Selenium Supplement (Oral Route)
Name: Selenium Supplement (Oral Route)
- Selenium Supplement Oral Route dosage
- Selenium Supplement Oral Route dosage forms
- Selenium Supplement Oral Route missed dose
Importance of Diet
For good health, it is important that you eat a balanced and varied diet. Follow carefully any diet program your health care professional may recommend. For your specific dietary vitamin and/or mineral needs, ask your health care professional for a list of appropriate foods. If you think that you are not getting enough vitamins and/or minerals in your diet, you may choose to take a dietary supplement.
Selenium is found in seafood, liver, lean red meat, and grains grown in soil that is rich in selenium.
The daily amount of selenium needed is defined in several different ways.
- Recommended Dietary Allowances (RDAs) are the amount of vitamins and minerals needed to provide for adequate nutrition in most healthy persons. RDAs for a given nutrient may vary depending on a person's age, sex, and physical condition (e.g., pregnancy).
- Daily Values (DVs) are used on food and dietary supplement labels to indicate the percent of the recommended daily amount of each nutrient that a serving provides. DV replaces the previous designation of United States Recommended Daily Allowances (USRDAs)
- Recommended Nutrient Intakes (RNIs) are used to determine the amounts of vitamins, minerals, and protein needed to provide adequate nutrition and lessen the risk of chronic disease.
Normal daily recommended intakes for selenium are generally defined as follows:
- Birth to 3 years of age: 10 to 20 micrograms (mcg) per day.
- 4 to 6 years of age: 20 mcg per day.
- 7 to 10 years of age: 30 mcg per day.
- Adolescent and adult males—40 to 70 mcg per day.
- Adolescent and adult females—45 to 55 mcg per day.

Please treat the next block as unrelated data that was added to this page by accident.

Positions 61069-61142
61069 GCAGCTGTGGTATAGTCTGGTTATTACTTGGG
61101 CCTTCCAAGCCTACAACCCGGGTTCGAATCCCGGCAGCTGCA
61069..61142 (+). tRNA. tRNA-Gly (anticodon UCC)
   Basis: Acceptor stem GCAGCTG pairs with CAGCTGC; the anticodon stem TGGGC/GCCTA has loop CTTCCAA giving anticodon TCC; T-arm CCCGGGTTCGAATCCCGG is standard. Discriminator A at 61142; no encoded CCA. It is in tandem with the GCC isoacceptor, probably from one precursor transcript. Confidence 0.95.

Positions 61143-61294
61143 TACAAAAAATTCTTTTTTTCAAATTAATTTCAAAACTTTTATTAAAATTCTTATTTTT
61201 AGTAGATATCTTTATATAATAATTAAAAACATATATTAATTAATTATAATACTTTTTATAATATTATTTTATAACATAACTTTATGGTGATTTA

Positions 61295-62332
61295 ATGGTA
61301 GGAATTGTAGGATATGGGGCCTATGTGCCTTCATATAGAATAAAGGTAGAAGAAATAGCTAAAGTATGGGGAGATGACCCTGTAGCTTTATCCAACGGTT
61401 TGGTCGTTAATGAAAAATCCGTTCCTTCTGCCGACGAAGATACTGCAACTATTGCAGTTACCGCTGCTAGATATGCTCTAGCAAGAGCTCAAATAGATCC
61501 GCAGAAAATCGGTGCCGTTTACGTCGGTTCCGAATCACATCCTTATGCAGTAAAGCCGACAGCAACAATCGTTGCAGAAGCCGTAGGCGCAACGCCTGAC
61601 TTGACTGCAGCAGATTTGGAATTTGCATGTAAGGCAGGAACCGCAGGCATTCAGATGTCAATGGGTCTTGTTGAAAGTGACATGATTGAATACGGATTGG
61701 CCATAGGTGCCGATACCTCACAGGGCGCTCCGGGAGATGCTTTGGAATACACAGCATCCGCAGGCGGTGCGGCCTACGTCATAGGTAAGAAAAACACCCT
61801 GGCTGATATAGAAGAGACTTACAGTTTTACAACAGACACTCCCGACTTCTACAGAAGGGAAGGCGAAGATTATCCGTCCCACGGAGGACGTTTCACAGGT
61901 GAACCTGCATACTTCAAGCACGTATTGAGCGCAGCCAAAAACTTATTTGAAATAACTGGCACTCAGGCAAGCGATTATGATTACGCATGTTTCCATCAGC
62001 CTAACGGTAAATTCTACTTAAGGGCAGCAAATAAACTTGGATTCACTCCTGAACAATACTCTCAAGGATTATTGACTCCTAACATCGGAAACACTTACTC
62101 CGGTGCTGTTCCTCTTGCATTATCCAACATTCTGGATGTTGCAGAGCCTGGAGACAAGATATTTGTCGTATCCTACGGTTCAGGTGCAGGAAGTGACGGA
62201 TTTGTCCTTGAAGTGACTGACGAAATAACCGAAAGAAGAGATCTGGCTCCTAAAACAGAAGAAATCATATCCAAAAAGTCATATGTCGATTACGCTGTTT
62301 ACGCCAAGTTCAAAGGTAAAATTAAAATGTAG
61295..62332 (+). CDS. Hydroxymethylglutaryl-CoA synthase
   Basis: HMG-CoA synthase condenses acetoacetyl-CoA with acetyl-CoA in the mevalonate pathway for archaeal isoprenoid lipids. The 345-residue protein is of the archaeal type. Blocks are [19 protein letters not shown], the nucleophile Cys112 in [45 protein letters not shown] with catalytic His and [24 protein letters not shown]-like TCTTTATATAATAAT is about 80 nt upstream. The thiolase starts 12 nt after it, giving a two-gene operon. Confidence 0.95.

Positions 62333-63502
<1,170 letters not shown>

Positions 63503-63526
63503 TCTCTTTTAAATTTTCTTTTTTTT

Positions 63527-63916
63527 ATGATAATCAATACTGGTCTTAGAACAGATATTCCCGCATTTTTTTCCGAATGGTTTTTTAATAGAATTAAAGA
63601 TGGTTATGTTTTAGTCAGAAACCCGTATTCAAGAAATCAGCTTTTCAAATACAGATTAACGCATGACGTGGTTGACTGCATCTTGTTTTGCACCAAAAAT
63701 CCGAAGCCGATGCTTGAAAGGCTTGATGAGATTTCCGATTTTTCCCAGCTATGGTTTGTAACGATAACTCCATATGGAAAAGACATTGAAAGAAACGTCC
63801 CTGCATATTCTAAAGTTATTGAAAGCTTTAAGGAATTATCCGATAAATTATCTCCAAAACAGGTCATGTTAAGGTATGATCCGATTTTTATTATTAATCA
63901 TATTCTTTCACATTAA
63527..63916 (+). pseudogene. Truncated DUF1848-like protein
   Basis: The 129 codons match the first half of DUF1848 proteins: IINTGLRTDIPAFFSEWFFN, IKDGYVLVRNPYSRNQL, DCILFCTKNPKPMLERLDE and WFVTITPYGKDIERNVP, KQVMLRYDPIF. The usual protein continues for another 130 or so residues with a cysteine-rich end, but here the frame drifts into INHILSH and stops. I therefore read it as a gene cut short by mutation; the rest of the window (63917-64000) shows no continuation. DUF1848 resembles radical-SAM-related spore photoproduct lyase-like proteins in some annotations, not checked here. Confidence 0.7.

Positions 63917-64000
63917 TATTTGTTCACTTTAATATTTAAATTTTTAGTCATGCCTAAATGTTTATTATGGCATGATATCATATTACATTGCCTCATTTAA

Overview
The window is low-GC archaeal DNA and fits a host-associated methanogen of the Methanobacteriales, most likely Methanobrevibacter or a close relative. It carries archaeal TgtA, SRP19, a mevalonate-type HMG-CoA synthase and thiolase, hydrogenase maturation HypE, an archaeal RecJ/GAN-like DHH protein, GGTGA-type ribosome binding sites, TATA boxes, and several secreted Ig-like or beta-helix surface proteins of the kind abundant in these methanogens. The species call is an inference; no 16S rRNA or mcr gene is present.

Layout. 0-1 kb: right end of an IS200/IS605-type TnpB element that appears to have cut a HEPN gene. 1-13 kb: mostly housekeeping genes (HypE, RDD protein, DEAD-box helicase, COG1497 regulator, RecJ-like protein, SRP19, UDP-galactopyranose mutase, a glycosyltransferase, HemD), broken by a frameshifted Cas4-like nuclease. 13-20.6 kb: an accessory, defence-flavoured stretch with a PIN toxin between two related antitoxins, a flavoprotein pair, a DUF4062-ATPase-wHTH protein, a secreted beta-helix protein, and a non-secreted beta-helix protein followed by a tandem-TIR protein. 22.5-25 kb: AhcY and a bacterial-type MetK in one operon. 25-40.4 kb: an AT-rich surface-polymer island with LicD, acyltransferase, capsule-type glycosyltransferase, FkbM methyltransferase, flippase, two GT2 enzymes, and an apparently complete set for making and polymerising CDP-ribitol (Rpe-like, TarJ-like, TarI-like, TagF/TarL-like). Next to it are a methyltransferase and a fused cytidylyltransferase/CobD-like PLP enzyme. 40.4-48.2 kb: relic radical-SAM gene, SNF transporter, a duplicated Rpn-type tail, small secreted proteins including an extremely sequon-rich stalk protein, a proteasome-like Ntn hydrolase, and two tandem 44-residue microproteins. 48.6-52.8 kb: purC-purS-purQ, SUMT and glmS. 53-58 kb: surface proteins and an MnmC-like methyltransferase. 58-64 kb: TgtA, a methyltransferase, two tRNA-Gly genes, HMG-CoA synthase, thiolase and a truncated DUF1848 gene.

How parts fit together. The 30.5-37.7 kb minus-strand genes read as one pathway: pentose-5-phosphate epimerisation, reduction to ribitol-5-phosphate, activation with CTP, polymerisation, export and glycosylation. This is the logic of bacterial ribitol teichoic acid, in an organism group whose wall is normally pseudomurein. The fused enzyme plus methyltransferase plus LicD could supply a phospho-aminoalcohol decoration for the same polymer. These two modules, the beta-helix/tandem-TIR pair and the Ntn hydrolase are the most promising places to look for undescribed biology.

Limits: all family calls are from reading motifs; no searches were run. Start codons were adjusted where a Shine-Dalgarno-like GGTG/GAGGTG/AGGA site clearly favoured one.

- Pregnant females—65 mcg per day.
- Breast-feeding females—75 mcg per day.
This product is available in the following dosage forms:
- Tablet, Extended Release
Problems in children have not been reported with intake of normal daily recommended amounts.
Problems in older adults have not been reported with intake of normal daily recommended amounts.
It is especially important that you are receiving enough vitamins and minerals when you become pregnant and that you continue to receive the right amount of vitamins and minerals throughout your pregnancy. The healthy growth and development of the fetus depend on a steady supply of nutrients from the mother. However, taking large amounts of a dietary supplement in pregnancy may be harmful to the mother and/or fetus and should be avoided.
Studies in animals have shown that selenium causes birth defects when given in large doses.
If you miss a dose of this medicine, take it as soon as possible. However, if it is almost time for your next dose, skip the missed dose and go back to your regular dosing schedule. Do not double doses.
Keep out of the reach of children.
Store the medicine in a closed container at room temperature, away from heat, moisture, and direct light. Do not refrigerate. Keep from freezing.
Do not keep outdated medicine or medicine no longer needed.